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Realizing the presence, promise, and power of the Kingdom of God.


can lead to disaster.

1 Samuel 13:1–7

Saul reigned one year; and when he had reigned two years over Israel, Saul chose for himself three thousand men of Israel. Two thousand were with Saul in Michmash and in the mountains of Bethel, and a thousand were with Jonathan in Gibeah of Benjamin. The rest of the people he sent away, every man to his tent.

And Jonathan attacked the garrison of the Philistines that was in Geba, and the Philistines heard of it. Then Saul blew the trumpet throughout all the land, saying, “Let the Hebrews hear!” Now all Israel heard it said that Saul had attacked a garrison of the Philistines, and that Israel had also become an abomination to the Philistines. And the people were called together to Saul at Gilgal.

Then the Philistines gathered together to fight with Israel, thirty thousand chariots and six thousand horsemen, and people as the sand which is on the seashore in multitude. And they came up and encamped in Michmash, to the east of Beth Aven. When the men of Israel saw that they were in danger (for the people were distressed), then the people hid in caves, in thickets, in rocks, in holes, and in pits. And some of the Hebrews crossed over the Jordan to the land of Gad and Gilead.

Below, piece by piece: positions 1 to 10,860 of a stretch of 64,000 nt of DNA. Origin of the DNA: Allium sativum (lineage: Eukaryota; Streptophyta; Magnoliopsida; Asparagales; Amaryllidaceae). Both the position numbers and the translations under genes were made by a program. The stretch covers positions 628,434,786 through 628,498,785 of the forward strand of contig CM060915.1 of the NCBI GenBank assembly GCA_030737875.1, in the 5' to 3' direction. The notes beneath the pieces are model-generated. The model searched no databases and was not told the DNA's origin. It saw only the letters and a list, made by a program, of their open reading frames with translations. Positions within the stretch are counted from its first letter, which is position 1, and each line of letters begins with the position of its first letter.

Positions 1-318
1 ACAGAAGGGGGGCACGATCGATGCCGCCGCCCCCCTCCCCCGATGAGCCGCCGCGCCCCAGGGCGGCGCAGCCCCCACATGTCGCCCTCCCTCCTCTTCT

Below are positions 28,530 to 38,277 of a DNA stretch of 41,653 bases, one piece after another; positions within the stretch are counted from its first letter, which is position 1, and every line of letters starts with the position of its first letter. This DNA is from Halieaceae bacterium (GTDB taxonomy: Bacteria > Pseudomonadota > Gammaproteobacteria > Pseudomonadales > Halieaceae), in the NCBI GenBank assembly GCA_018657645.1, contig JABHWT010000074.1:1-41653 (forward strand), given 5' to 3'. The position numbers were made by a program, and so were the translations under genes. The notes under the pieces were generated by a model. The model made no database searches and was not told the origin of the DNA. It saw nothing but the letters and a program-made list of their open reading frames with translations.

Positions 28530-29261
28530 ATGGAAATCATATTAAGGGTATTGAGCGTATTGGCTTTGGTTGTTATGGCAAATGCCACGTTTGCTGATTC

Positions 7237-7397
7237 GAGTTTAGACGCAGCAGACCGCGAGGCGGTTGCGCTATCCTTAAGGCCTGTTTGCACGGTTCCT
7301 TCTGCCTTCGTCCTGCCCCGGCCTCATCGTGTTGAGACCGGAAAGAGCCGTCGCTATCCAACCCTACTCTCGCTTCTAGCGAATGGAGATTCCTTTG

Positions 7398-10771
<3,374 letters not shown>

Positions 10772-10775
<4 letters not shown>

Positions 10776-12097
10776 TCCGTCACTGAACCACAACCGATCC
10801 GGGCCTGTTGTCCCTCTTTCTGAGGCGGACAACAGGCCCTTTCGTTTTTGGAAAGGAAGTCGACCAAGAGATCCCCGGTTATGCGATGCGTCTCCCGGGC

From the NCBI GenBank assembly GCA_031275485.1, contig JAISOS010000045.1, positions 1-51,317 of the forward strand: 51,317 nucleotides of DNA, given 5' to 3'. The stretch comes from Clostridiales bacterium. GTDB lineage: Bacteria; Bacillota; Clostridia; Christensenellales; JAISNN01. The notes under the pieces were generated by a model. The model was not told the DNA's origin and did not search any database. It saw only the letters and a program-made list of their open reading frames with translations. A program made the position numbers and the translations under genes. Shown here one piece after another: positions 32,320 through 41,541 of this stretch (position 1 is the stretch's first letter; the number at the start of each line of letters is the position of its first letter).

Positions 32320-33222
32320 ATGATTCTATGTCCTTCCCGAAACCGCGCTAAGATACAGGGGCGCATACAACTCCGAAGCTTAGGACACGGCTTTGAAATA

As for Saul, he was still in Gilgal, and all the people followed him trembling.

All of a sudden, Saul thinks that he’s Alexander the Great or something, and he starts another conflict with the Philistines. That isn’t necessarily wrong, but notice that there’s no mention of him seeking the LORD’s will in this.

So, not surprisingly, things don’t go very well. The Philistines amass an enormous army, and the Hebrews fear being overwhelmed in battle.

Saul’s arrogance will be his undoing. Saul’s victory over the Ammonites has gone to his head. With the LORD’s help, he won a battle of necessity.

Now he’s picking fights.

Sometimes success is the worst thing that can happen to someone.

One of the great ironies of life in Christ is the importance of trials and even failures. Ego is the enemy of sanctification, and our sinful nature can convert any good thing into pride.

According to Christian teachers, the essential vice, the utmost evil, is Pride. Unchastity, anger, greed, drunkenness, and all that, are mere flea bites in comparison: it was through Pride that the devil became the devil: Pride leads to every other vice: it is the complete anti-God State of mind.”  — C.S. Lewis

Failure doesn’t exterminate pride, but it helps. Even being depressed over a failure doesn’t exterminate pride. Good Biblical doctrine doesn’t exterminate pride, but it helps too (and it helps with the depression).

We’re all like Saul. Pride is a lifelong enemy. Never stop fighting it.

These weekday DEEPs are written by Mike Slay. The Weekend ones by Matt Richardson. To subscribe to the DEEP click here:

The weekly study guides, which include questions for discussion or meditation, can be downloaded here:

Scripture taken from the New King James Version. © Copyright 1982 by Thomas Nelson, Inc. Used by permission. All rights reserved. 

Mike Slay

As a mathematician, inventor, and ruling elder in the Presbyterian Church in America, Mike Slay brings an analytical, conversational, and even whimsical approach to the daily study of God's Word.

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